• | 10:30 am

Executives in Middle East are WFO, here are ways to stay productive at the office

Here are expert tips to optimize your time at work.

[Source photo: Anvita Gupta/Fast Company Middle East]

For many of us, returning to the office means readjusting to new ways of work. For one, if you don’t have the option to work remotely, factoring in the travel to the office is a task while pre-planning the next day. A common complaint for most office goers, especially those used to working from home for a considerable period, is a dip in productivity levels. 

Are we more productive at home as opposed to the office? While the reverse may be true for those with more distractions at home, studies, including one done at Stanford, found that working from home increases productivity by 13%. This increase in performance was due to more calls per minute attributed to a quieter, more convenient working environment and working more minutes per shift because of fewer breaks and sick days. 

Despite such findings, many companies are getting employees back to the office,  while complaints about being more productive at home float around. 

We spoke to Dr. Asma Ben Houidi, Psychiatrist, Mediclinic, about how employees can make the most of their day in the office; despite how unfamiliar, uncomfortable or noisy it may get, there’s always a way to focus on the tasks. Here are some helpful insights –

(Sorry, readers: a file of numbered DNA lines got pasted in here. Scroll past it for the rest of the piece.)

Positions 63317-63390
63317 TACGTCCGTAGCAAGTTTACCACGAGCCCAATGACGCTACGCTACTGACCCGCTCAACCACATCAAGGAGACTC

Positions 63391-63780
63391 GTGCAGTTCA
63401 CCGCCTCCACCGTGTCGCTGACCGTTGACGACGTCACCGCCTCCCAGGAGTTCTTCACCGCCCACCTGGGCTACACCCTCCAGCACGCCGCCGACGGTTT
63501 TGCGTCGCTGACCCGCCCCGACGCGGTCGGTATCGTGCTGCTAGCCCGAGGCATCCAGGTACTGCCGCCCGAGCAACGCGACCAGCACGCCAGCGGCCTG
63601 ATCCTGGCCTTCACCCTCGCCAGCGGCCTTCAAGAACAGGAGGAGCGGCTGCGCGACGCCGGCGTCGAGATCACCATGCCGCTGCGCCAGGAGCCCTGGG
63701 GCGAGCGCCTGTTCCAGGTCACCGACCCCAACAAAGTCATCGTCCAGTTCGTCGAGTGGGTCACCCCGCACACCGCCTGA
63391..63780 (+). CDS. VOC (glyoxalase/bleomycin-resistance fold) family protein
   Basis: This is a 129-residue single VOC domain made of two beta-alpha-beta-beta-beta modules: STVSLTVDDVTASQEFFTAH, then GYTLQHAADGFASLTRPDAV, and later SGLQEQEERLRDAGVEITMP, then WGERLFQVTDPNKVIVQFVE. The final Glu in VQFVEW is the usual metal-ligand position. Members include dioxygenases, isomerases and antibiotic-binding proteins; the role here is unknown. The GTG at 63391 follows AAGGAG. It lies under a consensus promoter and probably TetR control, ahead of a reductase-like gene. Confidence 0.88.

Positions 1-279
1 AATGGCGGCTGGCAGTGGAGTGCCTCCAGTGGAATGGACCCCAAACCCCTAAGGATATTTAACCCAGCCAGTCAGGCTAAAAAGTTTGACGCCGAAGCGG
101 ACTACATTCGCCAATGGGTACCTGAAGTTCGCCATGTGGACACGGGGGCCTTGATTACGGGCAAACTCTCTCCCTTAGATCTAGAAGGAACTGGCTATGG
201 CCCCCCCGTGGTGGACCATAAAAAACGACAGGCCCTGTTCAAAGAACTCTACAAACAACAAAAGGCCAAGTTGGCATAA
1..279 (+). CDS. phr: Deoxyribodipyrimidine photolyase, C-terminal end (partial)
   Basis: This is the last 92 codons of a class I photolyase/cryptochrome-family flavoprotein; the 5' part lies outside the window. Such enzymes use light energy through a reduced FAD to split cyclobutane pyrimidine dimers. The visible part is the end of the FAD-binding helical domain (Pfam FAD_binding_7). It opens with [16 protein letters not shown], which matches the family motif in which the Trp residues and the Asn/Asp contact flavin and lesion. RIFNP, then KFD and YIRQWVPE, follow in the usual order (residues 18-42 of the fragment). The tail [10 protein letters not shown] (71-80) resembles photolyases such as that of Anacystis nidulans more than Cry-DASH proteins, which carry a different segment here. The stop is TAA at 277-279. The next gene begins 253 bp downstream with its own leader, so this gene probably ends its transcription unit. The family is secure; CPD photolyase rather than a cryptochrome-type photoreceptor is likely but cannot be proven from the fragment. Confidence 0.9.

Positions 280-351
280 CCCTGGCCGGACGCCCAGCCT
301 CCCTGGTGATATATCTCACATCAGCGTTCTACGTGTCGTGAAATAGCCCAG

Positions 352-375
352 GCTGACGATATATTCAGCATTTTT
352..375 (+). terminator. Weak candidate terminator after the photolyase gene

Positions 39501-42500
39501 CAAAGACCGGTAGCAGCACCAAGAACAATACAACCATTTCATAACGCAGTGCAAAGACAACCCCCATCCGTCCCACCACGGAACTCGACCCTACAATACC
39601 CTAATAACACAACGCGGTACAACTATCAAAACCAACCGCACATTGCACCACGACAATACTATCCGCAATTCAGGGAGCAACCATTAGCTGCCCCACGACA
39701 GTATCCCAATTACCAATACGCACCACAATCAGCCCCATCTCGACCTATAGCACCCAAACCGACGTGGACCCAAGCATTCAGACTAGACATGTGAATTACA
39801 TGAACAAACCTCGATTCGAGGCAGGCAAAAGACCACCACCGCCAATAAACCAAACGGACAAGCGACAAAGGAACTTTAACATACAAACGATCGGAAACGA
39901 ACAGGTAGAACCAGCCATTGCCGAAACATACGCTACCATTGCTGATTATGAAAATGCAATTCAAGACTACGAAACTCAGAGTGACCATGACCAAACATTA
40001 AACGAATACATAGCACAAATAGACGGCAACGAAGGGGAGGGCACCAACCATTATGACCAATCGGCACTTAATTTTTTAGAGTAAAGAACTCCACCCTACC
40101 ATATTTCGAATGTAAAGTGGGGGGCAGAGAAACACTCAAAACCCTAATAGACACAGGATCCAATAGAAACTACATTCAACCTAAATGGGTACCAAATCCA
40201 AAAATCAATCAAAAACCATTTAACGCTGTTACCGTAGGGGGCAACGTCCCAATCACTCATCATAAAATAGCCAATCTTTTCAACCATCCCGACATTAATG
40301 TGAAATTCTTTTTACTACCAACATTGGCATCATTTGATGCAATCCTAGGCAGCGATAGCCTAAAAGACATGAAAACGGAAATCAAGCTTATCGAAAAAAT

CLOCK IN YOUR SLEEP 

It may sound simplistic, but sleep is essential to clock in a good day of productive, focused work. Aim to sleep at least 8 hours and start your day with one or two minutes of breathing exercise or meditation if you have time.

IF YOU HAVE A BACKLOG

It is understandable if you’re overwhelmed with tasks and uncomfortable with your work surroundings. However, a reverse prioritization technique may be effective. Start with the tasks you’re least looking forward to doing. Later, you’ll be happy you got it over, and the rest of your tasks will seem easier.

IF THERE’S TOO MUCH NOISE AROUND YOU 

If you can’t find a quiet space to work, rely on earbuds or technology; use noise-cancellation headphones to block out noise in your surroundings. Listen to white noise or relaxing music to help you focus and perform at your best.

It is also possible to move to another task that requires less concentration or to move into one of the quiet spaces in your workplace until you finalize your task.

IF YOU’RE CONSTANTLY PULLED INTO CHATTER 

Set rules for yourself that you won’t be engaged in long conversations until you’re done with your main tasks for the day. You can also use this opportunity to encourage your colleagues to stay more focused by setting up a time where you’ll all work without interrupting each other.

IF YOU DON’T HAVE A FLEXIBLE WORKPLACE 

The grass isn’t necessarily greener on the other side. Enjoy the advantages of the in-office day, allowing a clear dividing line between home and work for a better work-life balance, easier time management and communication with your colleagues and managers when needed, and avoiding isolation.

IF IT’S DIFFICULT TO READJUST TO A DESK JOB

Take regular breaks. It’s better for your mind, body, and productivity. Short breaks of 5 or 10 minutes every 1 or 2 hours to clear your mind is essential. You can use this time for short meditation exercises.

After 4 or 5 hours, take a longer break, of a minimum of 30 minutes, depending on your work.

In the end, it’s about finding your comfortable spot where you can focus and block out distractions that hinder your productivity. With consistent changes, you will manage to make amends and get the job done with or without the option of working from home.

ABOUT THE AUTHOR

Rachel Clare McGrath Dawson is a Senior Correspondent at Fast Company Middle East who writes on tech, design, and culture. More

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